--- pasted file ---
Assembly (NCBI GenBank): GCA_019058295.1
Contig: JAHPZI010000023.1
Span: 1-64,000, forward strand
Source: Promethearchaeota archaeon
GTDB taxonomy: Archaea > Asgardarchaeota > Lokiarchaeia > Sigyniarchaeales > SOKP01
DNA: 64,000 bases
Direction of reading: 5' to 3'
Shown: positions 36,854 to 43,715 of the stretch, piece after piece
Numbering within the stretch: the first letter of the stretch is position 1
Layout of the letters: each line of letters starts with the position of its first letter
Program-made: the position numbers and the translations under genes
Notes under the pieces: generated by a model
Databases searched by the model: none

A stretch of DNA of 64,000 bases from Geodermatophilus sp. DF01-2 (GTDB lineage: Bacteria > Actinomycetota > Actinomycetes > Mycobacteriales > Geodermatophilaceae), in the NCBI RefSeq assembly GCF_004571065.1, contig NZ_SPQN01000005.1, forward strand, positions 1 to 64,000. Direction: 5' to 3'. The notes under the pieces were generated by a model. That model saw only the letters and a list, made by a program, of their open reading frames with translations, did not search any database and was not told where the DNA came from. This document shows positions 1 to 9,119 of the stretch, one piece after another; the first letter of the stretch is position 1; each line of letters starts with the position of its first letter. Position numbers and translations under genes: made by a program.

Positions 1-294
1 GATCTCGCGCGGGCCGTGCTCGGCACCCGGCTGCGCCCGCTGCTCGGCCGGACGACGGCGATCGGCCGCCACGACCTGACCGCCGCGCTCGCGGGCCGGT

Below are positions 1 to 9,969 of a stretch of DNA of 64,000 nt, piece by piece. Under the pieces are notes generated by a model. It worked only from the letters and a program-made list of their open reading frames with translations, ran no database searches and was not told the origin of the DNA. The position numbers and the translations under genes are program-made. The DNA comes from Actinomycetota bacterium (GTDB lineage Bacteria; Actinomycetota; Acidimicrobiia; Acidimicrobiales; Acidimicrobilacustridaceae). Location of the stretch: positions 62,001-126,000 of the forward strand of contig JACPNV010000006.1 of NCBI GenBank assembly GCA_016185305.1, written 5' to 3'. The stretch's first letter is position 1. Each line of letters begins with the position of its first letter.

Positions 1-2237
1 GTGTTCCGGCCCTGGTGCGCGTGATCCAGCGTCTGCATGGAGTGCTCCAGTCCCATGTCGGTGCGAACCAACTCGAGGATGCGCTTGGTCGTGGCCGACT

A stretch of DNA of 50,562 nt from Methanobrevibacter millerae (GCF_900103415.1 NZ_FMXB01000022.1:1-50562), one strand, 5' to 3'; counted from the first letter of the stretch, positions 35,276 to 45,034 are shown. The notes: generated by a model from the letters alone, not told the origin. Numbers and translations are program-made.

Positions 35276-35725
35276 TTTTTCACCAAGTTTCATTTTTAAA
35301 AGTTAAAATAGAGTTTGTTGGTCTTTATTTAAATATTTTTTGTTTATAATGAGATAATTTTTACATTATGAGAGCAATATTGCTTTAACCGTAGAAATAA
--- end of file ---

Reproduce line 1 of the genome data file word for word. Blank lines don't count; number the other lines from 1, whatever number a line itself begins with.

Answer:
Assembly (NCBI GenBank): GCA_019058295.1